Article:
The Shores of Another Sea by Chad Oliver
1961 was something of a banner year for Cincinnati-born sci-fi author Chad Oliver. In the first part of that year, having already released four novels of anthropological science fiction, he received his Ph.D. in anthropology at UCLA, a degree that would help him become an associate professor at the University of Texas at Austin two years later, and the Chairman of the Dept. of Anthropology there in 1967. And in the latter part of 1961, and continuing into the following year, Oliver did research work in Kenya, for the National Science Foundation, studying both farming and herding communities of the indigenous Kamba tribe. As it turns out, his time spent in Africa served the author in good stead a decade later, when he set about creating his first sci-fi novel in over a decade, namely The Shores of Another Sea.
The Shores of Another Sea was initially released as a 75-cent Signet/New American Library paperback in 1971, with a beautiful cover by artist Bob Pepper. That same year, the British publisher Gollancz issued it as a hardcover volume, and two years later it appeared in Germany as a Heyne paperback under the altered title Die Affenstation (The Monkey Station) and featuring some wonderfully faithful cover art by Karel Thole. The copy that I was fortunate enough to acquire is the 1984 volume from Crown Publishers’ Classics of Modern Science Fiction series; a nicely curated series in cute little hardcover editions. I have previously written here of some other Oliver titles that appear in this Crown series, namely Shadows in the Sun (1954, and Oliver’s first novel written for an adult audience) and Unearthly Neighbors (1960, and Oliver’s last sci-fi novel before the book in question, although he had come out with an award-winning Western novel, The Wolf Is My Brother, in 1967). Like the other two Oliver titles in this series, The Shores of Another Sea includes a scholarly introduction by George Zebrowski, but sadly, unlike those other two, no afterword by Chad Oliver himself. And that’s something of a shame, because this 1971 novel of his, released when the author was 43, has turned out to be my favorite of the trio. An absolutely splendid piece of work that combines science fiction with chilling elements of cosmic horror, this book, I feel, was surely deserving of some sort of Hugo or Nebula Award nomination … an honor, flabbergastingly enough, that Chad Oliver was never given.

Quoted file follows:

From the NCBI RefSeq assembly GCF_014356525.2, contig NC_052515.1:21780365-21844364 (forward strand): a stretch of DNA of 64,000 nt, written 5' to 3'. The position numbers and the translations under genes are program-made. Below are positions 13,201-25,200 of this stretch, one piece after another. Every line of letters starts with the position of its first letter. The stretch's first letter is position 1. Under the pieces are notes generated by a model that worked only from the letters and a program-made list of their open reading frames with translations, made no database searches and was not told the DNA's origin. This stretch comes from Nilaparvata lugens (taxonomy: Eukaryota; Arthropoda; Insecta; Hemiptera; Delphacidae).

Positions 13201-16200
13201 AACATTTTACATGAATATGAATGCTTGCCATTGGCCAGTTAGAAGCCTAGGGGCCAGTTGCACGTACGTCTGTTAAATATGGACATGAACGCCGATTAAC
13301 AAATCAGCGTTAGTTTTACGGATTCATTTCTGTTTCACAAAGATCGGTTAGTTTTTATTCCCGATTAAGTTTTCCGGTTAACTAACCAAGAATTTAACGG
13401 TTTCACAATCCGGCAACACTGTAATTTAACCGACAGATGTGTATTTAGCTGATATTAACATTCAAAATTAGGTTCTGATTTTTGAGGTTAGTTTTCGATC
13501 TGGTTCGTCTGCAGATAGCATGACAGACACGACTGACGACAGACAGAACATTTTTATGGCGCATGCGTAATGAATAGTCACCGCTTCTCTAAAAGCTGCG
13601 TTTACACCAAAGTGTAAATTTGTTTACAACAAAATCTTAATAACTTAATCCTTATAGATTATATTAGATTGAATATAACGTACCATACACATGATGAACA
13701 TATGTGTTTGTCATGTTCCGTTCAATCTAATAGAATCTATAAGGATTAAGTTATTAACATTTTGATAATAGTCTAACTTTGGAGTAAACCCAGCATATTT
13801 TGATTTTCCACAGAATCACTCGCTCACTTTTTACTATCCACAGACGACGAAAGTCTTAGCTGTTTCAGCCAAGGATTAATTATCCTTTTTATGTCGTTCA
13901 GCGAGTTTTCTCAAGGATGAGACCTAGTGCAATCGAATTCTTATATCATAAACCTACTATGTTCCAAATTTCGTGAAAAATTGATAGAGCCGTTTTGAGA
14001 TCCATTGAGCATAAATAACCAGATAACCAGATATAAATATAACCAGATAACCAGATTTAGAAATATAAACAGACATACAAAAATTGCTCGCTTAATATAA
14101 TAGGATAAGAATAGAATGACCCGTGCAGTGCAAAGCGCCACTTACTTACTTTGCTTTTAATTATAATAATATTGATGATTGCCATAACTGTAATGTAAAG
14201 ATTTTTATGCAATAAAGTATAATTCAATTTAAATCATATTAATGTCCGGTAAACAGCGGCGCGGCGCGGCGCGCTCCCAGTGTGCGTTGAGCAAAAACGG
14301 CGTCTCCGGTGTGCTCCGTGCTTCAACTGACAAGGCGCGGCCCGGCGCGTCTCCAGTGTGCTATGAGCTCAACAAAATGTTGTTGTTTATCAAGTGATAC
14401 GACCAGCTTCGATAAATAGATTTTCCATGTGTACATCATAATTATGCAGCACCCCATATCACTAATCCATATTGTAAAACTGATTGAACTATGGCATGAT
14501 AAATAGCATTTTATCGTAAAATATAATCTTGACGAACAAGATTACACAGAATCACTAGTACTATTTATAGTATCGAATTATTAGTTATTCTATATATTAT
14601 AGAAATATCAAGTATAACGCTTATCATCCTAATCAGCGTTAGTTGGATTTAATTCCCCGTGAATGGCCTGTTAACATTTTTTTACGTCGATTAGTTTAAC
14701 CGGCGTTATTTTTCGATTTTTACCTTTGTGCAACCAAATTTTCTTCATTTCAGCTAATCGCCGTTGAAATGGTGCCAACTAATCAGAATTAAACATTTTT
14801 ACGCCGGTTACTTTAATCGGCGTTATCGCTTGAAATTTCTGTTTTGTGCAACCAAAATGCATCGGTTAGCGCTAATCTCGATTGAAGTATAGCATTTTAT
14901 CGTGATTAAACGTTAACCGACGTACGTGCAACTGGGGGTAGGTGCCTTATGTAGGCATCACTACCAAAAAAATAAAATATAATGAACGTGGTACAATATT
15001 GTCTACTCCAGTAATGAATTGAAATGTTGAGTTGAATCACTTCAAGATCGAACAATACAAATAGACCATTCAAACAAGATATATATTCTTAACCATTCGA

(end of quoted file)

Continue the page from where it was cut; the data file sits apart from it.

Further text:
The Shores of Another Sea introduces the reader to Royce Crawford, a family man and outdoorsman who has made a living out of writing magazine articles on the subjects of hunting and fishing. But for the previous two years, Royce has worked at a “baboonery” in the wilds of Kenya, trapping the nasty-dispositioned primates and shipping them to a scientific institution in Houston for study. Royce has been staying at the baboonery with his wife Kathy and two young daughters, as well as a small but faithful crew of local workers, and when we first encounter him, he is a very confused man. His “hunter’s sense” has been telling him that his encampment is being watched. And in the days that follow, Royce’s problems only seem to multiply. While on a hunting trip, he hears a “whistling roar” in the sky and sees something streak across the heavens and descend not too far away. Afterwards, something or someone steals one of the baboons from his compound and, incredibly, tears another of the vicious animals apart. One of the African workers is found dead, unidentifiable footprints are noticed around the camp, and the baboon thefts continue. Eventually, a blazing fire endangers the baboonery, its cause unknown, and then real disaster strikes, as a torrential, drought-ending, days-long downpour inundates all of southern Kenya, swamping the roads and turning the environs into impassable mire.